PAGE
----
Florida Stand Your Ground Claim Does Not Work Where Defendant Shot Victim in Back

In a recent shooting case near Jacksonville, Florida, the defendant was charged with aggravated battery with a firearm after shooting the victim in the back of the leg. The criminal defense lawyer filed a Stand Your Ground motion claiming that the defendant had a right to use deadly force against the victim because the victim was threatening him. Since the victim was unarmed and shot in the back of the leg, this was apparently a difficult argument.

Under the Florida Stand Your Ground law, a person can use deadly force, including firing a gun at another person, if that person reasonably believes it is necessary to respond to an another’s use or threat of deadly force. Whether that claim is valid depends on the circumstances. When the alleged victim also has a gun and is shot facing the defendant, that is likely to be a stronger defense claim than when the alleged victim is unarmed and shot facing away from the defendant.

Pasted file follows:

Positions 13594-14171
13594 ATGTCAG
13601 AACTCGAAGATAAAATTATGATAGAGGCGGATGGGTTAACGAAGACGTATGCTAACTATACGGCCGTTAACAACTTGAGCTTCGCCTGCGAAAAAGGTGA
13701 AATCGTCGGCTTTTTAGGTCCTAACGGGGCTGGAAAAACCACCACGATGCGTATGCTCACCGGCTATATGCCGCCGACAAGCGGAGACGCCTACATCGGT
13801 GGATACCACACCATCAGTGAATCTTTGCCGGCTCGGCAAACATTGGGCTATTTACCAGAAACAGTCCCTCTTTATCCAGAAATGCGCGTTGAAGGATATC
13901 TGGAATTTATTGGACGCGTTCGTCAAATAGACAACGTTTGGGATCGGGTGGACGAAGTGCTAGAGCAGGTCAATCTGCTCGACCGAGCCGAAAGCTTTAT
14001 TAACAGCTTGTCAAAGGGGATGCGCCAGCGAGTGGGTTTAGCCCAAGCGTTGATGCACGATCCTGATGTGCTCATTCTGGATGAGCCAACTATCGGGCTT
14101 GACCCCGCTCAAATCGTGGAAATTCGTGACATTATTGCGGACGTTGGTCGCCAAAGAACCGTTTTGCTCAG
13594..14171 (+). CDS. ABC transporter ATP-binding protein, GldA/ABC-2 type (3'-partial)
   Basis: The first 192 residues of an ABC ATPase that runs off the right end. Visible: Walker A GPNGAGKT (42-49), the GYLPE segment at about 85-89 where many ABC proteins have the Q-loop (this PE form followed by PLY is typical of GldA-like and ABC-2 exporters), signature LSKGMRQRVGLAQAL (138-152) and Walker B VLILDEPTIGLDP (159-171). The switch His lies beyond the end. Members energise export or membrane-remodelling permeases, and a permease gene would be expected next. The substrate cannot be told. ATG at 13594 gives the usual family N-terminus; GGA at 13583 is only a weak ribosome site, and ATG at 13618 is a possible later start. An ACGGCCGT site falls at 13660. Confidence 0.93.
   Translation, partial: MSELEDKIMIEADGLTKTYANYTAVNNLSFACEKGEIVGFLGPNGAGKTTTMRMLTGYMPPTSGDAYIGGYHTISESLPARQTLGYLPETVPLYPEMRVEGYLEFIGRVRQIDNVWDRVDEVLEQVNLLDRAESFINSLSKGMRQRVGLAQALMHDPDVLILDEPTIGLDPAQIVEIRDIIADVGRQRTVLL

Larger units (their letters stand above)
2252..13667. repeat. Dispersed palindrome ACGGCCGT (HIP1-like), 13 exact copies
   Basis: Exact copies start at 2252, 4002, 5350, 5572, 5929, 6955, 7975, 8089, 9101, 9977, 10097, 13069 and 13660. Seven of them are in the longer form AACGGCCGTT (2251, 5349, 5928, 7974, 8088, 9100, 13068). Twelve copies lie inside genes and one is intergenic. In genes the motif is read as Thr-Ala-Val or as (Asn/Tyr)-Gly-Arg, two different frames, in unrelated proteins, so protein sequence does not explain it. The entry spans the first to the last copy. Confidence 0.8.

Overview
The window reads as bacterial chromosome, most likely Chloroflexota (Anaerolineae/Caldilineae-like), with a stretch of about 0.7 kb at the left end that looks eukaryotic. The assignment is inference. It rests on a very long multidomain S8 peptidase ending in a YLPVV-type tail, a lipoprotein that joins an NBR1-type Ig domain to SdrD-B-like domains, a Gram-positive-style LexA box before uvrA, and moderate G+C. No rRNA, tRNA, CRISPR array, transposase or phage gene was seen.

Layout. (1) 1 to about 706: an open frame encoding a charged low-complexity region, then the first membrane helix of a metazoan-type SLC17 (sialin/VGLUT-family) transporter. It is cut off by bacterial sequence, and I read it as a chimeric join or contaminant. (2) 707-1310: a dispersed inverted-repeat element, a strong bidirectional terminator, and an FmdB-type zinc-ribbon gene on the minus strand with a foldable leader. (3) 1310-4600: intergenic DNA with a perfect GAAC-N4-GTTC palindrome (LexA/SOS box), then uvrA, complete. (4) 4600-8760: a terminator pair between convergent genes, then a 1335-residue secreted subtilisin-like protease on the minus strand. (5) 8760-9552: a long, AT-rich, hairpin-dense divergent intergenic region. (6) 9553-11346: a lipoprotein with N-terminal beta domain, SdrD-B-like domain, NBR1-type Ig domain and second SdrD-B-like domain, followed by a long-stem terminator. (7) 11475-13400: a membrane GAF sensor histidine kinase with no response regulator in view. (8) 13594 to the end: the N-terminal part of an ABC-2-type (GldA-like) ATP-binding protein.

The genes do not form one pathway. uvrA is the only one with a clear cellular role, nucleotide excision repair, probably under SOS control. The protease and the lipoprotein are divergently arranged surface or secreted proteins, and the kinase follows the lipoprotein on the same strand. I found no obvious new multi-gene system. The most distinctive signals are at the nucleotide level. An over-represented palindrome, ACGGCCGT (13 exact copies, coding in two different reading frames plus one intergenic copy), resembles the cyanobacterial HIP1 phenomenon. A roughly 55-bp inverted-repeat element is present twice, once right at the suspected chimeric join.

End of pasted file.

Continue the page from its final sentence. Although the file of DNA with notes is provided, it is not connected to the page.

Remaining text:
In this case, the defendant and the victim did not like each other and had several arguments prior to the shooting. Ultimately, the victim came to the defendant’s house to confront him. Each side gave different stories as to what happened, but the evidence was clear that the victim was unarmed and shot in the back of the leg outside of the defendant’s house. That evidence was consistent with the victim’s testimony that he turned to leave once the defendant retrieved his gun. That evidence was not consistent with the defendant’s story that he feared that the victim was going to beat him up when he fired the shot.

With Stand Your Ground immunity motions filed to have the case dismissed, the judge decides the validity of the motion. In this case, the judge did not find that the defendant was reasonably in fear of death or serious bodily injury when he shot the victim. Having lost the motion, the defendant was free to use the same factual arguments at the trial, but he was not entitled to have the case thrown out by the judge pursuant to the Florida Stand Your Ground law.

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